Mary Marcella Walker Brooks and children
All the signs point to another productive year up here for both cultivated and wild fruit and other produce. This is the third year of good rains after a seven-year drought. Look for the ongoing summer canning saga on these pages as the wild apples and plums ripen and the farmers' market expands. Right now the late spring harvest is just starting, and we're not seeing local fruit yet.
The cooks in our families were all farm girls or just one short drive away from the family farm, and they all saved every possible scrap of food for the winter months. Pickling and canning began in early summer and ramped up throught the first hard frost. That meant many days of boiling away in the hot months, but many more days of fruit in the cold months.
I have a little cookbook from 1934, The Art of Modern Cooking and Better Meals: Recipes for Every Occasion, by Meta Given, which I read every time I need to be reminded that I am a slacker. According to Meta, I should have 970 quarts of canned food put up to feed a family of 5 for a year, including canned meats. I'll get right on that, once I recover from testing her suggestion on how to find out how much pectin is in fruit juice, using equal amounts of the fruit juice in question and grain alcohol. You rock, Meta. We've been running this experiment every evening and will have scientifically significant results as soon as we can remember what it is that we are looking for.
Here are a few suggestions from the Simple Gifts files.
Gran Brooks’s directions for making jellyFor grape, raspberry, blackberry, or plum jelly:
Cook fruit until done in very little water; remove from fire and squeeze through a flour sack. Put juice on fire and boil hard 10 minutes, add as much sugar as juice and when beginning to boil, boil hard 2 minutes and pour in glasses. The time is counted from the time it boils real hard.
--Mary Marcella Walker Brooks
Bear in mind that sugar is a preservative as much as it is a sweetener in these pre-refrigeration and wood-fire recipes. The high heat and sugar release and set as much natural pectin from these particular fruits as possible. Wild plums may need a little help in the pectin department if you want a firm-set jelly, something I don't think my great-grandmother's generation worried about too much as long as there was a good-enough set. They did, however, place a high premium on the clarity (translucency, if you will) of the jelly; hence the straining directions.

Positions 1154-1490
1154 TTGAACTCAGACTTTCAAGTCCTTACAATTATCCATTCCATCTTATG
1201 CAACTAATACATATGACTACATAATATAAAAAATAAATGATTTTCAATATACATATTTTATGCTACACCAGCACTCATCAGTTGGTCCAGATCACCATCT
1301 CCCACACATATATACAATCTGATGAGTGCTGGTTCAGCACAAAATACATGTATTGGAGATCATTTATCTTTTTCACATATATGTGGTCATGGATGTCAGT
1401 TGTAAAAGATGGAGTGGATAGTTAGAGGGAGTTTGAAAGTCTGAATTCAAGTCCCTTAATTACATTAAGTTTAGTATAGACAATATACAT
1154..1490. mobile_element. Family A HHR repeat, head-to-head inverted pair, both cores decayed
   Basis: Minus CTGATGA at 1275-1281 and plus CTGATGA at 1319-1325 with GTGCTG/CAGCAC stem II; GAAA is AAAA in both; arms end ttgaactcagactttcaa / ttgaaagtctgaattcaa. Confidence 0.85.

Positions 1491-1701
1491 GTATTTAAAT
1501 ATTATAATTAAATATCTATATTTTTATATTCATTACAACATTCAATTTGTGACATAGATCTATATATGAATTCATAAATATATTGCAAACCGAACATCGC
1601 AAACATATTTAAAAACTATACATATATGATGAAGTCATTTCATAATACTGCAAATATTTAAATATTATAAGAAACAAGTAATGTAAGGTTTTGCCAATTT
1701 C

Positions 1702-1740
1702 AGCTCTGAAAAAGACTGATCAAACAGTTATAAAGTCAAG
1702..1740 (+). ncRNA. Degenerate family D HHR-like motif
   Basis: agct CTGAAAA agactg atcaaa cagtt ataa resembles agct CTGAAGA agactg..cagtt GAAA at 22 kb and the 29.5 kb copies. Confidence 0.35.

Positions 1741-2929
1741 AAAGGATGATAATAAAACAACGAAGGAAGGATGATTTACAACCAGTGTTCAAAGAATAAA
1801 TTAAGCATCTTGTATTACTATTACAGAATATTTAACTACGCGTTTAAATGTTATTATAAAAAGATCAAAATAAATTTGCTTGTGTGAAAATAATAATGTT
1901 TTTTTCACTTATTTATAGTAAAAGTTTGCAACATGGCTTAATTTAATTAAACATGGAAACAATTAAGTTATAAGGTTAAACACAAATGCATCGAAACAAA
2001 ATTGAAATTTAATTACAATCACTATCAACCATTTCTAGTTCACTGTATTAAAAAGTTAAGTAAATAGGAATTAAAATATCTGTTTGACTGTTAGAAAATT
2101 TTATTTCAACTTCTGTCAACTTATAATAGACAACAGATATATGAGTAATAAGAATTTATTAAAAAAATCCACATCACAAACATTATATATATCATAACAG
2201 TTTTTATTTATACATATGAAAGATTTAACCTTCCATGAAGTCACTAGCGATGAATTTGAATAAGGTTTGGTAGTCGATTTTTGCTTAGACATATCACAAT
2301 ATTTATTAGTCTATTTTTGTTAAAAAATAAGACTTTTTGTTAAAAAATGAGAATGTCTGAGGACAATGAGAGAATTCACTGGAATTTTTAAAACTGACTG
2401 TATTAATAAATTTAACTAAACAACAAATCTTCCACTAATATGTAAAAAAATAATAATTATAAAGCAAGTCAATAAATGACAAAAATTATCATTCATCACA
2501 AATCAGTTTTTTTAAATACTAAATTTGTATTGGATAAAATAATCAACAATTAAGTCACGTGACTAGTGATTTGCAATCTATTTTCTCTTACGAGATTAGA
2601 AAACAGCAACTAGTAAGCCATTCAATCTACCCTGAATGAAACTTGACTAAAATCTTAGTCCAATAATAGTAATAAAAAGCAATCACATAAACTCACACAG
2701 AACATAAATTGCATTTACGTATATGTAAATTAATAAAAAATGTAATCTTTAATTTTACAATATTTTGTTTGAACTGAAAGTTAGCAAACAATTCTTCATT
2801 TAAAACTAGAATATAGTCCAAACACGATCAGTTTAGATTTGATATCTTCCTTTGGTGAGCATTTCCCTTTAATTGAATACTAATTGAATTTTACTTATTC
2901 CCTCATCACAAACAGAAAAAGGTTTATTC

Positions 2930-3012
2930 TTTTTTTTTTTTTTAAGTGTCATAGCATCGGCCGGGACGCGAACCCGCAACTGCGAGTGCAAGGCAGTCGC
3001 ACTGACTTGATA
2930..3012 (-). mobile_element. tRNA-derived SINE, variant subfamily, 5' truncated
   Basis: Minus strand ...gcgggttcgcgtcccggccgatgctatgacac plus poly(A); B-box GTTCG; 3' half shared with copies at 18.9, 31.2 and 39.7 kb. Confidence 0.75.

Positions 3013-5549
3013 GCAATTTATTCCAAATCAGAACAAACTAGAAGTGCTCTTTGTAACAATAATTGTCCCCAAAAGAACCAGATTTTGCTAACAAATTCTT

Here's a more recent recipe that produces a lovely preserve.
Marmalade gold1 orange
1 cup water
2 T lemon juice
~1 lb. fully ripe fresh apricots
~1 lb. fully ripe fresh nectarines
7 cups (3 lb.) sugar
½ bottle Certo
Cut the orange and lemon in half and remove seeds. Do not peel. Chop fine. Simmer the chopped fruit with the water and lemon juice, covered, for 20 minutes. Meanwhile peel apricots and nectarines by dipping into boiling water to loosen the skins; pit and slice; chop very fine. Add enough of the apricots and nectarines to the simmered mixture to make 4 1/2 cups. Put in large pan. Stir in the sugar. Over high heat bring to a full rolling boil; boil hard, stirring constantly, for 1 minute. Remove from heat. Stir in Certo. With a large metal spoon, skim off foam. Stir and skim for 5 minutes to cool slightly and avoid floating fruit. Ladle at once into sterilized jelly glasses. Cover with hot paraffin wax. Makes about 8 cups (9 half-pints).
--Shirley Johnson Shelton
If you are canning these in a hot-water bath, the paraffin is not necessary, and vice versa. Certo is concentrated fruit pectin, either liquid or powder.
Here's one for later in the summer. Note that this preserves the entire peach, and you will have to deal with the pits when you are serving them later. Trust me, you won't mind doing that. These are awesome. I'd let them stand for at least a week or two before opening them, to let the flavors deepen.
Sweet pickled peaches6 lb. peaches
3 lb. sugar
1 pint water
1 pint vinegar
4 oz stick cinnamon
2 oz whole cloves
1 oz ginger
Select firm clingstone peaches. It is better to have them too green than too ripe. Peel and drop at once into a syrup which is made by boiling together the sugar and water and boil for 15 minutes. Cool quickly and allow to stand for from two to three hours. Drain off syrup, put vinegar and spices into it, boil for fifteen minutes, then add the peaches and cook together for half an hour. Let stand overnight. Next morning, drain off the syrup, boil for twenty minutes, add the peaches, and continue cooking for fifteen minutes longer. Cool again and let stand for two hours or overnight, then boil all together until the peaches are clear and tender. Pack peaches into cold jars, garnish with snips of stick cinnamon, cover with strained syrup, seal, and process quart jars for 20 minutes at 180* F (simmering).